Tristan & Isolde

The story of Tristan and Isolde is the story of love as the guide, love as a divine infusion.  The date for the early troubadours, who were the first to celebrate this great theme, was the twelfth century – the troubadour century.  The great theme was what is known as courtly love, which was by definition adulterous love. 

   (I) want to talk about the Tristan problem, which leaves a tension between the social order – which is imported, implanted, and put on the person – and the individual life.  They don’t go together.  The word amor, Provençal for amor, spelled backwards is roma.  So roma is the Roman Catholic church and its sacraments, and amor is individual experience.  By what kind of magic can people put God in your heart?  They can’t.  He’s either there or not there, out of your own experience. 

     The story of Tristan is that of a typical epic hero whose parents have died.  He is the orphan son.  His mother’s brother is the king of Cornwall (here we have the uncle-nephew relationship), but Tristan himself was born in Brittany.  So we have the whole Celtic world.  Tristan goes to his uncle’s castle in Cornwall and arrives at the same time that an emissary has come from the court of Ireland.  The Irish king conquered the Cornish king and requires a tribute: every four or five years young boys and girls must be brought to the service of the Irish throne.  The queen of the Irish court is Iseult’s mother, whose name is also Iseult, and her brother Morholt is the emissary who has come to collect the tribute: the Dragon Knight, whose shield bears the emblem of a dragon.  

   This tale is based, of course, on the story of Athens and Crete, of Theseus and the Minotaur.  In other words, we can see a perfectly standard mythological syndrome in this sequence, and that will continue.  The arrival of the Irish champion, the queen’s brother Morholt, marks Tristan’s call to the hero adventure.   His journey will continue with a dragon battle, an underworld journey, a bride theft, and a return.  Tristan’s story and Iseult’s look closely at the themes of death and resurrection on the one hand and sickness and healing on the other, ringing changes on the myth of Orpheus and Eurydice, with the elder Iseult as Persephone, Queen of the Netherworld, in whom – as in Medusa and many other female monsters of this kind – the powers both of healing and of death reside.  And the poet Gottfried von Strassburg, obviously, was perfectly aware of these analogies. 

The story of Tristan is that of a typical epic hero whose parents have died.  He is the orphan son.  His mother’s brother is the king of Cornwall (here we have the uncle-nephew relationship), but Tristan himself was born in Brittany.  So we have the whole Celtic world.  Tristan goes to his uncle’s castle in Cornwall and arrives at the same time that an emissary has come from the court of Ireland.  The Irish king conquered the Cornish king and requires a tribute: every four or five years young boys and girls must be brought to the service of the Irish throne.  The queen of the Irish court is Iseult’s mother, whose name is also Iseult, and her brother Morholt is the emissary who has come to collect the tribute: the Dragon Knight, whose shield bears the emblem of a dragon.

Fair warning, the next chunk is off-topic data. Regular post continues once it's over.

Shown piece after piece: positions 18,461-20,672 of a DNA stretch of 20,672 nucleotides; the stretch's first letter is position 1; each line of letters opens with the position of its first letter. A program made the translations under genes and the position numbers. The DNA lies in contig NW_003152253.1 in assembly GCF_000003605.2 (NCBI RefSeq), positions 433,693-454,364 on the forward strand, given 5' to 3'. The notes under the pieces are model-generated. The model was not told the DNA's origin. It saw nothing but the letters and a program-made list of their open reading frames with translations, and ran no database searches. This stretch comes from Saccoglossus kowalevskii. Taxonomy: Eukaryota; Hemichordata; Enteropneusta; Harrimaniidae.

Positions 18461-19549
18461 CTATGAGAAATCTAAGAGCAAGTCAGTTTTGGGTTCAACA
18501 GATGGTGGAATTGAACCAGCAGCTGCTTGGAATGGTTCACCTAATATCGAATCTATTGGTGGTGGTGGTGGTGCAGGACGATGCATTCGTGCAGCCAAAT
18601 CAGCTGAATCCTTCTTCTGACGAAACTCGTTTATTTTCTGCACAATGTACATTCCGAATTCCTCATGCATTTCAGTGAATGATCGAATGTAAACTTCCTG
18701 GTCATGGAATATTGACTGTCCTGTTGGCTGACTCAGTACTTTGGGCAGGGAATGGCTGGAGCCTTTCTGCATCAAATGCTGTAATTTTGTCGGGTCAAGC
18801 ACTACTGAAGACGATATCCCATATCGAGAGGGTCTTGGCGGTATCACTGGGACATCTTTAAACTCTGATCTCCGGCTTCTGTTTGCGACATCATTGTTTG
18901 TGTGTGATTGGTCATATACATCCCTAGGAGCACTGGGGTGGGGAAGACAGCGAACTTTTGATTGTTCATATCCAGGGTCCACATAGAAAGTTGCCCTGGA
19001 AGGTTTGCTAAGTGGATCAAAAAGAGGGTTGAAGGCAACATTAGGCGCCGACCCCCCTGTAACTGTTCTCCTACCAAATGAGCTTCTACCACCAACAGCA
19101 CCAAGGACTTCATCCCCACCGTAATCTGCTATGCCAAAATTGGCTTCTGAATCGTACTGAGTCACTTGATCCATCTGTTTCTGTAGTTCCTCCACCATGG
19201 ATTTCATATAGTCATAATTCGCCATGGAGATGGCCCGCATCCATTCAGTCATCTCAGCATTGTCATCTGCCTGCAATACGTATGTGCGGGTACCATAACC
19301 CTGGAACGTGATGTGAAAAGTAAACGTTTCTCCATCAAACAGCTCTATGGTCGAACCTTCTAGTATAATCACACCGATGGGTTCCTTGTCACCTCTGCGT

This tale is based, of course, on the story of Athens and Crete, of Theseus and the Minotaur.  In other words, we can see a perfectly standard mythological syndrome in this sequence, and that will continue.  The arrival of the Irish champion, the queen’s brother Morholt, marks Tristan’s call to the hero adventure.   His journey will continue with a dragon battle, an underworld journey, a bride theft, and a return.  Tristan’s story and Iseult’s look closely at the themes of death and resurrection on the one hand and sickness and healing on the other, ringing changes on the myth of Orpheus and Eurydice, with the elder Iseult as Persephone, Queen of the Netherworld, in whom – as in Medusa and many other female monsters of this kind – the powers both of healing and of death reside.  And the poet Gottfried von Strassburg, obviously, was perfectly aware of these analogies.  RG 95  

Tristan 

   In the Tristan story, there are echoes of Theseus and the Minotaur all along the line.  This is the conflict: love against marriage, amour against honeur.  How do we bring these things together?  The marriage situation was that of normal medieval and Oriental custom, with the family arranging the marriage.  But the aristocracy of Europe regarded this as intolerable, as is particularly evident in two of the greatest poems of the Middle Ages, Gottfried’s Tristan and Wolfram von Eschenbach’s Parzival.    RG 109

The story of Tristan is of choosing love over marriage.  Marriage in the Middle Ages - as in most of history - was a socially arranged affair wherein the family would make the arrangements for political or financial reasons.  In twelfth-century France, there was a protest against this; the protest was enunciated by the troubadours and the whole tradition of Amor.  If you spell Amor backward you get Roma; Roma means the Church and the sacrament of marriage, and Amor means the awakening of the heart.  The poets or troubadours of southern France were writing in a language called Provencal, and this is the world which Eleanor of Aquitaine came - her grandfather, William X of Aquitaine, was the very first troubadour.